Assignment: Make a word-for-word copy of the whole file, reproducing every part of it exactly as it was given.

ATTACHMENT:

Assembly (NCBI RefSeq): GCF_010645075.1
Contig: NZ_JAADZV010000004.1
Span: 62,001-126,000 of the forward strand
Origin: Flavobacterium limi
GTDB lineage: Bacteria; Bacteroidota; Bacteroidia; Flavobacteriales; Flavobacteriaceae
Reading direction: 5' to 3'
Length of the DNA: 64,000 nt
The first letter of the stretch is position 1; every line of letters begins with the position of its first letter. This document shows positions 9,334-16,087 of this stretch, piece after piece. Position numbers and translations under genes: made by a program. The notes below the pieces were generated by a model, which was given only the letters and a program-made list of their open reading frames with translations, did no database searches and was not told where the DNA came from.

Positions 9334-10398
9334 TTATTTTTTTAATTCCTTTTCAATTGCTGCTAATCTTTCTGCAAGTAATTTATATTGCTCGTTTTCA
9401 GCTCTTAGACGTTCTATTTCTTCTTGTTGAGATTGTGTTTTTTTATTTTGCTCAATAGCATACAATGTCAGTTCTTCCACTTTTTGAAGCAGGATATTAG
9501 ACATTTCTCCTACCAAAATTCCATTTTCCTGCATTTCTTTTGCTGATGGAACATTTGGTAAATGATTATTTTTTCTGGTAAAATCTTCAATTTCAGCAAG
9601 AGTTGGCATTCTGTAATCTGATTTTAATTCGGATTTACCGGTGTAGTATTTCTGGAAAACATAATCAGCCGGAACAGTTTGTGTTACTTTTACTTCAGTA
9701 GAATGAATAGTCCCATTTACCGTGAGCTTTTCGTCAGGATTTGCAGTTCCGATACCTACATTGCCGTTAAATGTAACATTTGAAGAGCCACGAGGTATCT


Assembly (NCBI RefSeq): GCF_010645075.1
Contig: NZ_JAADZV010000004.1
Span: 62,001-126,000 of the forward strand
Origin: Flavobacterium limi
GTDB lineage: Bacteria; Bacteroidota; Bacteroidia; Flavobacteriales; Flavobacteriaceae
Reading direction: 5' to 3'
Length of the DNA: 64,000 nt
The first letter of the stretch is position 1; every line of letters begins with the position of its first letter. This document shows positions 9,334-16,087 of this stretch, piece after piece. Position numbers and translations under genes: made by a program. The notes below the pieces were generated by a model, which was given only the letters and a program-made list of their open reading frames with translations, did no database searches and was not told where the DNA came from.

Positions 9334-10398
9334 TTATTTTTTTAATTCCTTTTCAATTGCTGCTAATCTTTCTGCAAGTAATTTATATTGCTCGTTTTCA
9401 GCTCTTAGACGTTCTATTTCTTCTTGTTGAGATTGTGTTTTTTTATTTTGCTCAATAGCATACAATGTCAGTTCTTCCACTTTTTGAAGCAGGATATTAG
9501 ACATTTCTCCTACCAAAATTCCATTTTCCTGCATTTCTTTTGCTGATGGAACATTTGGTAAATGATTATTTTTTCTGGTAAAATCTTCAATTTCAGCAAG
9601 AGTTGGCATTCTGTAATCTGATTTTAATTCGGATTTACCGGTGTAGTATTTCTGGAAAACATAATCAGCCGGAACAGTTTGTGTTACTTTTACTTCAGTA
9701 GAATGAATAGTCCCATTTACCGTGAGCTTTTCGTCAGGATTTGCAGTTCCGATACCTACATTGCCGTTAAATGTAACATTTGAAGAGCCACGAGGTATCT